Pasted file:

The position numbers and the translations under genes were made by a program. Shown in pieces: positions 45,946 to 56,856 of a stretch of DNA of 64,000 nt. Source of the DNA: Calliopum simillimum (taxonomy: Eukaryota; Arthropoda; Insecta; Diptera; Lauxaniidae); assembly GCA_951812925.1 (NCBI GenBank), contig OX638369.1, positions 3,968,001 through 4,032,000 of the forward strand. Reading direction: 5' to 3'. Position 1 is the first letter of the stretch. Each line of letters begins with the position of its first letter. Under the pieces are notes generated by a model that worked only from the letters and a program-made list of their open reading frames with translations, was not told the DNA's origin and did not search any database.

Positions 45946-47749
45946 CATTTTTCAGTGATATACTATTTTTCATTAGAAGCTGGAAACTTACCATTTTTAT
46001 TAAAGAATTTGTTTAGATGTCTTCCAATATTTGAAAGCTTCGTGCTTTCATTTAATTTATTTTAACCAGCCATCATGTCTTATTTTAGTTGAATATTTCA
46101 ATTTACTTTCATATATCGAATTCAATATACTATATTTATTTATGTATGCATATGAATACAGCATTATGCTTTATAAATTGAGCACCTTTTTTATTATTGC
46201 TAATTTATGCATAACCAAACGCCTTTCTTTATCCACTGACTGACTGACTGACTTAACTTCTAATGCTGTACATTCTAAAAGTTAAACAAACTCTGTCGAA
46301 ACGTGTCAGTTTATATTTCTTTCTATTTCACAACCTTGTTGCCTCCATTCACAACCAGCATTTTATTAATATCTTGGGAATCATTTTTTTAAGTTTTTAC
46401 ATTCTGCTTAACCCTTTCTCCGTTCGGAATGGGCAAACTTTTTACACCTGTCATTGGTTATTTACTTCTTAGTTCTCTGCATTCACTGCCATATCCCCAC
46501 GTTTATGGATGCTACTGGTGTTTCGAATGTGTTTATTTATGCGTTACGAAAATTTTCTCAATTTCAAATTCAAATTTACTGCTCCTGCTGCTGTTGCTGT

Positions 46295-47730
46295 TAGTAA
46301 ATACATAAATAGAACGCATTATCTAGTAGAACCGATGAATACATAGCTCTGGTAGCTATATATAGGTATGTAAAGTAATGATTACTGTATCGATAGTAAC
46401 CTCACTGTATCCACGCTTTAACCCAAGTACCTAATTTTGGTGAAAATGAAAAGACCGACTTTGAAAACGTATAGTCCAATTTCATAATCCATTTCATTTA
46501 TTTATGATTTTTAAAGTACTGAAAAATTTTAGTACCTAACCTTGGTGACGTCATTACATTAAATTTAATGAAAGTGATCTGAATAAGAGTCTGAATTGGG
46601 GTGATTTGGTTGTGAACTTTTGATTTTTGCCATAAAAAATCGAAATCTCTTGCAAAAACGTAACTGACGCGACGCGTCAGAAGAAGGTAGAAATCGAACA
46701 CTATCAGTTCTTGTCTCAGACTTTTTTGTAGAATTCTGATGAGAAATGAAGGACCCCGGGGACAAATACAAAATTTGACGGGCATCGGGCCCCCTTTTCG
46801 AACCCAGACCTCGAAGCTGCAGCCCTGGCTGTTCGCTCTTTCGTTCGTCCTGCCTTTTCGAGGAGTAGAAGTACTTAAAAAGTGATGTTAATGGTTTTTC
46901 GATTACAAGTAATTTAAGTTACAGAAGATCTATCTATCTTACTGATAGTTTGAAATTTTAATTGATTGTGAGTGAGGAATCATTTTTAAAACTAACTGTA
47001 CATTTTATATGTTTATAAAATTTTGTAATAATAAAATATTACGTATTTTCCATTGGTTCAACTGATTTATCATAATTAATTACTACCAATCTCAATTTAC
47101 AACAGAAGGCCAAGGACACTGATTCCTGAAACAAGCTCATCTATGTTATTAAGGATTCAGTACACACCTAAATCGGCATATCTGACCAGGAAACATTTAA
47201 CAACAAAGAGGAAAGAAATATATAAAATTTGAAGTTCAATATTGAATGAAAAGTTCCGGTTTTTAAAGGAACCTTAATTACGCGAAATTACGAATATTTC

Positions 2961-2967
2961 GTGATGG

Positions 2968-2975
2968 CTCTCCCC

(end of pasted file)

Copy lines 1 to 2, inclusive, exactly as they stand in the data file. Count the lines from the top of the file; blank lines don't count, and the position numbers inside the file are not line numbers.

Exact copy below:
The position numbers and the translations under genes were made by a program. Shown in pieces: positions 45,946 to 56,856 of a stretch of DNA of 64,000 nt. Source of the DNA: Calliopum simillimum (taxonomy: Eukaryota; Arthropoda; Insecta; Diptera; Lauxaniidae); assembly GCA_951812925.1 (NCBI GenBank), contig OX638369.1, positions 3,968,001 through 4,032,000 of the forward strand. Reading direction: 5' to 3'. Position 1 is the first letter of the stretch. Each line of letters begins with the position of its first letter. Under the pieces are notes generated by a model that worked only from the letters and a program-made list of their open reading frames with translations, was not told the DNA's origin and did not search any database.

Positions 45946-47749